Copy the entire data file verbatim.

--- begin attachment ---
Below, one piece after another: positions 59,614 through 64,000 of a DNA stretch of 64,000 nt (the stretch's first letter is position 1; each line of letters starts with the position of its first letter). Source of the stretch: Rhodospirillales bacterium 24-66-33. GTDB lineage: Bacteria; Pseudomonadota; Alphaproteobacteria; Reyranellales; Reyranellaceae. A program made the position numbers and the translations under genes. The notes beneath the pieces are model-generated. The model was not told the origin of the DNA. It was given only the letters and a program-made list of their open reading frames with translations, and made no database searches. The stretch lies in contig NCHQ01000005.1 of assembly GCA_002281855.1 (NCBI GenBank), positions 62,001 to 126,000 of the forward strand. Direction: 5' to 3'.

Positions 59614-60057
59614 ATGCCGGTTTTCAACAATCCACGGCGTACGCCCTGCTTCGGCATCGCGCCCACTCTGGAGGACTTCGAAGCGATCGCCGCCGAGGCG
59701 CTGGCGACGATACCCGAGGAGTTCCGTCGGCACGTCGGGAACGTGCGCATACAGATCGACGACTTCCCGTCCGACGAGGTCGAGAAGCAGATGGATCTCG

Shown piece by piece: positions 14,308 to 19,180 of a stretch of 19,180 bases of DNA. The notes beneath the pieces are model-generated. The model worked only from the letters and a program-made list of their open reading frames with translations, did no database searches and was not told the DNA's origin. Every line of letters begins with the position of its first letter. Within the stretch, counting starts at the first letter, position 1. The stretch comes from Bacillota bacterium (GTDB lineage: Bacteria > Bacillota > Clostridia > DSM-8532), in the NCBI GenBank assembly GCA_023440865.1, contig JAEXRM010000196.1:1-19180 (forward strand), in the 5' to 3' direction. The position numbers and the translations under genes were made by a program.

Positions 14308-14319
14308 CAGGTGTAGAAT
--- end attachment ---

Below, one piece after another: positions 59,614 through 64,000 of a DNA stretch of 64,000 nt (the stretch's first letter is position 1; each line of letters starts with the position of its first letter). Source of the stretch: Rhodospirillales bacterium 24-66-33. GTDB lineage: Bacteria; Pseudomonadota; Alphaproteobacteria; Reyranellales; Reyranellaceae. A program made the position numbers and the translations under genes. The notes beneath the pieces are model-generated. The model was not told the origin of the DNA. It was given only the letters and a program-made list of their open reading frames with translations, and made no database searches. The stretch lies in contig NCHQ01000005.1 of assembly GCA_002281855.1 (NCBI GenBank), positions 62,001 to 126,000 of the forward strand. Direction: 5' to 3'.

Positions 59614-60057
59614 ATGCCGGTTTTCAACAATCCACGGCGTACGCCCTGCTTCGGCATCGCGCCCACTCTGGAGGACTTCGAAGCGATCGCCGCCGAGGCG
59701 CTGGCGACGATACCCGAGGAGTTCCGTCGGCACGTCGGGAACGTGCGCATACAGATCGACGACTTCCCGTCCGACGAGGTCGAGAAGCAGATGGATCTCG

Shown piece by piece: positions 14,308 to 19,180 of a stretch of 19,180 bases of DNA. The notes beneath the pieces are model-generated. The model worked only from the letters and a program-made list of their open reading frames with translations, did no database searches and was not told the DNA's origin. Every line of letters begins with the position of its first letter. Within the stretch, counting starts at the first letter, position 1. The stretch comes from Bacillota bacterium (GTDB lineage: Bacteria > Bacillota > Clostridia > DSM-8532), in the NCBI GenBank assembly GCA_023440865.1, contig JAEXRM010000196.1:1-19180 (forward strand), in the 5' to 3' direction. The position numbers and the translations under genes were made by a program.

Positions 14308-14319
14308 CAGGTGTAGAAT